The product I would like to introduce today is AMD Ryzen 5-4 Gen 5600 (Vermeer).
It is a product that has a name in the 5000th generation while it is the 4th generation because some naming is mixed in the middle.
Already, the base has become quite popular with users who want to decorate a powerful gaming PC based on the 5600X in 2020. After that, following the 5600G with integrated graphics, AMD Ryzen 5-4th generation 5600 (vermeer) with new technology applied instead of missing integrated graphics this time.
Users who want a high-clock-based gaming PC should choose the 5600X series, and for office users who want a low-power system with general usability, the 5600G, and a lower price compared to 5600X, excellent basic performance, and in addition to PCIe 4.0-based AMD Ryzen 5-4 Gen 5600 (Vermeer) is a product for users who want fast storage support.
Similar overlapping areas exist, but each CPU is digesting its own specialized area, so Ryzen’s counterattack through various lineups is continuing.
The main features of AMD Ryzen 5-4 Gen 5600 (Vermeer) products are:
First, it provides high single/multi performance through ultra-precision 7nm process.
Second, it provides a lot of resources of 6 cores and 12 threads, providing the best performance, especially for users who do a lot of CPU multi-tasking.
Lastly, the product we will be testing today is a PC system equipped with AMD Ryzen 5th and 4th generation 5600, and it seems to be a good standard for those who want to do CPU-specific tasks to those who want to decorate a gaming PC.
For testing AMD Ryzen 5-4 Gen 5600 (Vermeer), this time the product was delivered in system condition.
Of course, it is unfortunate that it is a system that has to be sent back, but I would like to thank Danawa and the company that provided each part in that it is a good opportunity to see products with new technology applied.
The CPU is AMD Ryzen 5th and 4th generation 5600 (Vermeer), and the motherboard is an ASUS PRIME B550M-A motherboard using the B550 chipset, which is famous for its cost-effectiveness and solid basics. It is of great interest to users who play games that are sensitive to story access speed in that it can be used with AMD Ryzen 5th and 4th generation 5600 (Vermeer) to use a PCIe 4.0-based NVMe SSD.
Micron Crucial products were provided for memory and SSD, but the memory is Crucial DDR4-3200 8GX2 16GB configuration.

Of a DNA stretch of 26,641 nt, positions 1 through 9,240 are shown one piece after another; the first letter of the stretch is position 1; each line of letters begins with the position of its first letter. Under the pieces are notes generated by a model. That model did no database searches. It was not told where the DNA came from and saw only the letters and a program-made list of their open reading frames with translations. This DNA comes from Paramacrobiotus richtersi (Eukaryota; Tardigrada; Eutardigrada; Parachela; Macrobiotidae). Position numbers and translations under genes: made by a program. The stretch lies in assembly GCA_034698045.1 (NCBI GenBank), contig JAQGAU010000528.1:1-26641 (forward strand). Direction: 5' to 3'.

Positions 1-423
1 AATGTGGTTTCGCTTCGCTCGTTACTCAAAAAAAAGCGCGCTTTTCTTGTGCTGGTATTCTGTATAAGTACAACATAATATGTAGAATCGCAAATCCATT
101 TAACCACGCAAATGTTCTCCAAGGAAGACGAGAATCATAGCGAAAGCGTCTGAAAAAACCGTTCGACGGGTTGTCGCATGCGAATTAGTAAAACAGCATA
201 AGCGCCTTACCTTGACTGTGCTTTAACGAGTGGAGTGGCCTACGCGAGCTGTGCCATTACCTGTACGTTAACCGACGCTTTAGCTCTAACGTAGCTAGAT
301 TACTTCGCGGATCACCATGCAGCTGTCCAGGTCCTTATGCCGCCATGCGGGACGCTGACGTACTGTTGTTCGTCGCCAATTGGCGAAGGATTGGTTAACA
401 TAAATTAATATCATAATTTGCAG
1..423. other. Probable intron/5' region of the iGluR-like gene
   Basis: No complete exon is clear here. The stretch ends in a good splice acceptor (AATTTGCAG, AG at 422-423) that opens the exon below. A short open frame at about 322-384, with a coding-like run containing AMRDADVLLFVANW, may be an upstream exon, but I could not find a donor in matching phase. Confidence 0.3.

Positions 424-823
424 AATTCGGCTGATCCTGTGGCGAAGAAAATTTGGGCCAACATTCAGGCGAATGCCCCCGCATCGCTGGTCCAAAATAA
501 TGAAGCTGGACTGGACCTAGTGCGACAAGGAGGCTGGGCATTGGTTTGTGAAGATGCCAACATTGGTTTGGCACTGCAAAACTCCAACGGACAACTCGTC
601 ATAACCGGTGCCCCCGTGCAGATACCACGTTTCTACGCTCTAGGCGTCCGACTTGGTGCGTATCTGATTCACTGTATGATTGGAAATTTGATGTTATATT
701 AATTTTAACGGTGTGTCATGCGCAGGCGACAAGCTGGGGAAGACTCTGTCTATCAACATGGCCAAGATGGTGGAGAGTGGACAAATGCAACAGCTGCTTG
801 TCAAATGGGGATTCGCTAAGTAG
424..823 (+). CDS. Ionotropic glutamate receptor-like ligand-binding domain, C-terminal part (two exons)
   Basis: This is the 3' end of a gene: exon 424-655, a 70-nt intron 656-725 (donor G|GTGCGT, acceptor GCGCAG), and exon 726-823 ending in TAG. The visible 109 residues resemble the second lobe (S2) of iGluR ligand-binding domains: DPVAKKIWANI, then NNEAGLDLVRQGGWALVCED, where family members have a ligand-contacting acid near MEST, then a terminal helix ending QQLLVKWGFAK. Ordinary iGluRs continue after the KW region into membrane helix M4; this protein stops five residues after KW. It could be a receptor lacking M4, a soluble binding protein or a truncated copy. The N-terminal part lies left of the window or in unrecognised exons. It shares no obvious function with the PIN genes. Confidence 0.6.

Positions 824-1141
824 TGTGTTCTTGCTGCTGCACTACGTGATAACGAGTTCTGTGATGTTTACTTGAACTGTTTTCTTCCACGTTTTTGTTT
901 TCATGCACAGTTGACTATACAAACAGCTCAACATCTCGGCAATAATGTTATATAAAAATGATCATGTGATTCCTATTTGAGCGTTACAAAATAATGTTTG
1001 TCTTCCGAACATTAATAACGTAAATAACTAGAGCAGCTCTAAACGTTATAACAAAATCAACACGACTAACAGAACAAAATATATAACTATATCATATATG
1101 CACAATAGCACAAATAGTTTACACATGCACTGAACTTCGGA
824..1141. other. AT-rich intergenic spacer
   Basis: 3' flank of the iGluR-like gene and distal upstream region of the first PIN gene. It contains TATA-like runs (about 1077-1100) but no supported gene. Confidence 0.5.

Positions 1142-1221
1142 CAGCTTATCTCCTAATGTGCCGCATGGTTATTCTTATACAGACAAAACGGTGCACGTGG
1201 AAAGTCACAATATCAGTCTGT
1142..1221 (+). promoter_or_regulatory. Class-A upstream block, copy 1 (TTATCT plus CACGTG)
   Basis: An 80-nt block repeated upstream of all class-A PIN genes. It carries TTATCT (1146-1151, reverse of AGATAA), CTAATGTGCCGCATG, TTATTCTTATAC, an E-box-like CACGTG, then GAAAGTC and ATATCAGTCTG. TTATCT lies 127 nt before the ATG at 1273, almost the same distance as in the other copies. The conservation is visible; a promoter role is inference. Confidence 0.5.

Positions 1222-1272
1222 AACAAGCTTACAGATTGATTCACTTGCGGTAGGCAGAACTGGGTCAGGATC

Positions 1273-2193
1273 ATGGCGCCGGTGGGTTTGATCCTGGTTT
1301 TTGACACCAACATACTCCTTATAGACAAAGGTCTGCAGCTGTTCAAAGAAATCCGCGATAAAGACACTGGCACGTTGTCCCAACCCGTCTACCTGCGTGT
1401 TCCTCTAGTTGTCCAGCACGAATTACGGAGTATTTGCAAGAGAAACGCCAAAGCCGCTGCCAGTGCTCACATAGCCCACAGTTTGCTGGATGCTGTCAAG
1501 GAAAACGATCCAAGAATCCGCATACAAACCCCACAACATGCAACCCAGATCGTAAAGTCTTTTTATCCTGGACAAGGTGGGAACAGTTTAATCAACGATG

The SSD is a P5 Plus M.2 NVMe 500G product. This product supports PCIe 4.0, so the I/O speed is approximately doubled compared to the previous 3.0 supported product based on the read speed.
The system provided to me differs in case and power, both of which were supplied by Micronics.
The power is a power Classic II full-change 700W model that has already been recognized in all kinds of verification situations in terms of recognition and performance, and the case is EM2-STEREO.
Personally, I really like the EM2-STEREO with a design that resembles a high-end speaker.
In addition, for the graphics card, I tested it with the RX570 AORUS I currently use.
Because the main point of the test is the CPU, the graphics/gaming test only performed basic tests.
This is the overall appearance/part composition of the system provided for testing.
It looks like there are a lot of empty spaces as the system does not include the graphics card.
Since only the basic system is configured, the overall space configuration feels quite spacious.
On the top of the case, there is a space for installing an additional fan/water cooler, and it provides two large cooling fans in the front and one in the rear by default. All cooling fans have LEDs, and one of the things I like about the case is that it has a light ON/OFF button. When using alone at night, lighting ON/OFF is essential.
Micron Crucial DDR4-3200 8GB module used in the system.
Since the test focused on the CPU, this time, I specifically tested it without overclocking.